Ukrainian ombudsman: Turkey has offered to open a humanitarian corridor for the wounded
A humanitarian corridor for the return of civilians and wounded soldiers to Russia and Ukraine could be opened in Turkey, Ukrainian ombudsman Dmitry Lubinets said. Tatyana Moskalkova said she had not discussed its creation.
Turkish authorities have offered to launch on their territory a humanitarian corridor between Russia and Ukraine for the return of wounded military and civilians, Ukrainian ombudsman Dmytro Lubinets said on the air of the national telethon.
“The idea of the Turkish side looks like they want to become mediators. They want to use their channels of communication with the Russian authorities and civilians or wounded military personnel could first return from Russia to Turkey, and after that they would return to Ukraine,” Lubinets said (quoted by UNN). He noted that so far this is only a proposal, which the parties are discussing.
In an interview with “Ukrinform” Lubinets noted that the idea of creating a humanitarian corridor arose during communication with the Russian Commissioner for Human Rights Tatyana Moskalkova and his Turkish colleague Sheref Malkoc in Ankara. Turkish President Recep Tayyip Erdoğan previously said he supported its opening and intended to discuss the proposal with the leaders of Ukraine and Russia. Erdogan noted that the corridor could be used by the wounded from other countries: Syria, Azerbaijan and Libya.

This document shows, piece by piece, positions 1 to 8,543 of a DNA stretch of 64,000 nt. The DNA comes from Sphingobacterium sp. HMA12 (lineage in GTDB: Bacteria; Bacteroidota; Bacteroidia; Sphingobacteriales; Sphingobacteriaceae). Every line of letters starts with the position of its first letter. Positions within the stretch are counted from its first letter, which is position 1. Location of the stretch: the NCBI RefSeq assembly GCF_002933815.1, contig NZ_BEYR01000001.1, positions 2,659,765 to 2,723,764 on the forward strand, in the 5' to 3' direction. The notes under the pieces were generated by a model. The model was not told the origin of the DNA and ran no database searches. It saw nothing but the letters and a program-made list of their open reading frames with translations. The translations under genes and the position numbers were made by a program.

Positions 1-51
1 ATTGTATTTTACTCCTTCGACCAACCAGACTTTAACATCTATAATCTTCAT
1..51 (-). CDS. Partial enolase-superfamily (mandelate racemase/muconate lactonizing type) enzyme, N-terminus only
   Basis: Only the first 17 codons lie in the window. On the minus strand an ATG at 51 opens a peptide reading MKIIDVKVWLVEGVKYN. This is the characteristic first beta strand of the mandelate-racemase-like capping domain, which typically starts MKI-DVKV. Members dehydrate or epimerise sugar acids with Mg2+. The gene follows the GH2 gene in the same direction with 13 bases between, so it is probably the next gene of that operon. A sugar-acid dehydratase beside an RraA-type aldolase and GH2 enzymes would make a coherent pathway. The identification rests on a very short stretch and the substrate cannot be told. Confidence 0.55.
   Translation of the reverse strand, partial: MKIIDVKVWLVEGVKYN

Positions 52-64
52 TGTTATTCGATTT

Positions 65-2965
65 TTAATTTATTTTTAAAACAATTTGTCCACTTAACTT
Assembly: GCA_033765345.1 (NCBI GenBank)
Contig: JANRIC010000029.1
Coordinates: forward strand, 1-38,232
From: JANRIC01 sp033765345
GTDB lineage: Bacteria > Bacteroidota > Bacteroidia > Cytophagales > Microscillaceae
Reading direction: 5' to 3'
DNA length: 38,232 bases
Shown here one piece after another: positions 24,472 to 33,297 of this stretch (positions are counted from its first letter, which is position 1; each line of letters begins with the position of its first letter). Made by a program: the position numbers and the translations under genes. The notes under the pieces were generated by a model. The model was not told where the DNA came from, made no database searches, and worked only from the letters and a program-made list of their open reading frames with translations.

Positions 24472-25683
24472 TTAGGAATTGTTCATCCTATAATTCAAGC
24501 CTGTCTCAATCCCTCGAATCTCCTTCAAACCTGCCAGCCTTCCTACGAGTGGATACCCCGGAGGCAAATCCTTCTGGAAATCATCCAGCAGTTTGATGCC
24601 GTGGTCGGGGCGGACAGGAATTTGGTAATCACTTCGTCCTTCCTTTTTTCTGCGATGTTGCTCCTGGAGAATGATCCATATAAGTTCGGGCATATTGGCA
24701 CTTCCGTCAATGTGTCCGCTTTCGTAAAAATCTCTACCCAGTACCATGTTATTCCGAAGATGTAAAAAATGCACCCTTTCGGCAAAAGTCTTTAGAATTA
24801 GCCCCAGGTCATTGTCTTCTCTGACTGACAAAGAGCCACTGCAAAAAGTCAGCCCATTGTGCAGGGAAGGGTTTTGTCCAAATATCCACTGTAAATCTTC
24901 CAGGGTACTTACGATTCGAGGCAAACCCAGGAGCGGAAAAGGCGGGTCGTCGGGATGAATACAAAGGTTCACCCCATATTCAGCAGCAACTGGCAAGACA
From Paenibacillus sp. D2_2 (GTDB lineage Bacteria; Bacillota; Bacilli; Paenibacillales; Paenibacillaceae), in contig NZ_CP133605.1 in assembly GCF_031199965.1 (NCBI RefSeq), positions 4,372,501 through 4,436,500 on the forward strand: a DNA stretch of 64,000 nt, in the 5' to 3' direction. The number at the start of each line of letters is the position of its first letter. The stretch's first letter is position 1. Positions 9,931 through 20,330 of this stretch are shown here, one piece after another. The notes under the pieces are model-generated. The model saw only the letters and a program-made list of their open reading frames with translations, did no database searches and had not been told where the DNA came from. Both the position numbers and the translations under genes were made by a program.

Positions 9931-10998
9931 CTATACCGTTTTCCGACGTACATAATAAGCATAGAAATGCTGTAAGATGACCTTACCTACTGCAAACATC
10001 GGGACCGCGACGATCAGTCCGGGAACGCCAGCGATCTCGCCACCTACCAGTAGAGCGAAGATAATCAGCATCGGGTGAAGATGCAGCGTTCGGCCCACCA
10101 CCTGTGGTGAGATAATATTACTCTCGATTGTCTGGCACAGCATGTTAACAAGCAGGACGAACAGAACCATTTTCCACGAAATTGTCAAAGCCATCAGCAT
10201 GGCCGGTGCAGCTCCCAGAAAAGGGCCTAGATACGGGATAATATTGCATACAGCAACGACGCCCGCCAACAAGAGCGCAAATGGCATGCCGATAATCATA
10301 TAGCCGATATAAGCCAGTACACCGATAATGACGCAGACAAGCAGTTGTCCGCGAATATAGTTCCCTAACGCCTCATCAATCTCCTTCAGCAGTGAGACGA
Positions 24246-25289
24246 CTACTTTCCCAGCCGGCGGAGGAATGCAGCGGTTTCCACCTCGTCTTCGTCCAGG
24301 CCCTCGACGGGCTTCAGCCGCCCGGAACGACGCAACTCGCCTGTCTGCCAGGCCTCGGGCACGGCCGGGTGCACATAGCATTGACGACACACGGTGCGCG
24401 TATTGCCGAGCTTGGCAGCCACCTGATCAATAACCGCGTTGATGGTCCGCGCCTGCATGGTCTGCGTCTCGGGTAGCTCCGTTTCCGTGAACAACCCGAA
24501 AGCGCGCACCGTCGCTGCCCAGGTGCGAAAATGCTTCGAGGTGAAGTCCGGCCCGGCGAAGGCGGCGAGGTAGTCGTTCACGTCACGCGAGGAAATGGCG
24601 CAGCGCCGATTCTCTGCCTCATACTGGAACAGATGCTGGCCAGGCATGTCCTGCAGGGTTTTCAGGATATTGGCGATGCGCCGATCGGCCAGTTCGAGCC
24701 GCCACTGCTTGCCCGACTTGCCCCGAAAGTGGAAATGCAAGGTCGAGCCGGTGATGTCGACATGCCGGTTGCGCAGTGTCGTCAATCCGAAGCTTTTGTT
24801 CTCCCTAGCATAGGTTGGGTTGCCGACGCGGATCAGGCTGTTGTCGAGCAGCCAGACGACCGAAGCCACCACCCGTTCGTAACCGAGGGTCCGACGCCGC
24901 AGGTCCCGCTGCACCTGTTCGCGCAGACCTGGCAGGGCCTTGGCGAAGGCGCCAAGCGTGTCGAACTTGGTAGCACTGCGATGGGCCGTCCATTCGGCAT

According to Lubinets, Turkey “has certain opportunities to influence Russia’s position on certain issues so that it implements the agreements, strengthens the processes. He noted Ankara’s mediation of a product deal allowing for the withdrawal from Ukrainian ports of grain stuck in the country after the outbreak of hostilities.
Lubinets and Moskalkova held several rounds of talks in Turkey. On January 12, the Russian ombudsman said that the subject of the humanitarian corridor was not discussed at these talks, and that the issues of a “global, strategic nature” were discussed by the military departments of the countries. The U.S. commissioner called on Russia “not to replace government agencies, but to act in a well-coordinated manner.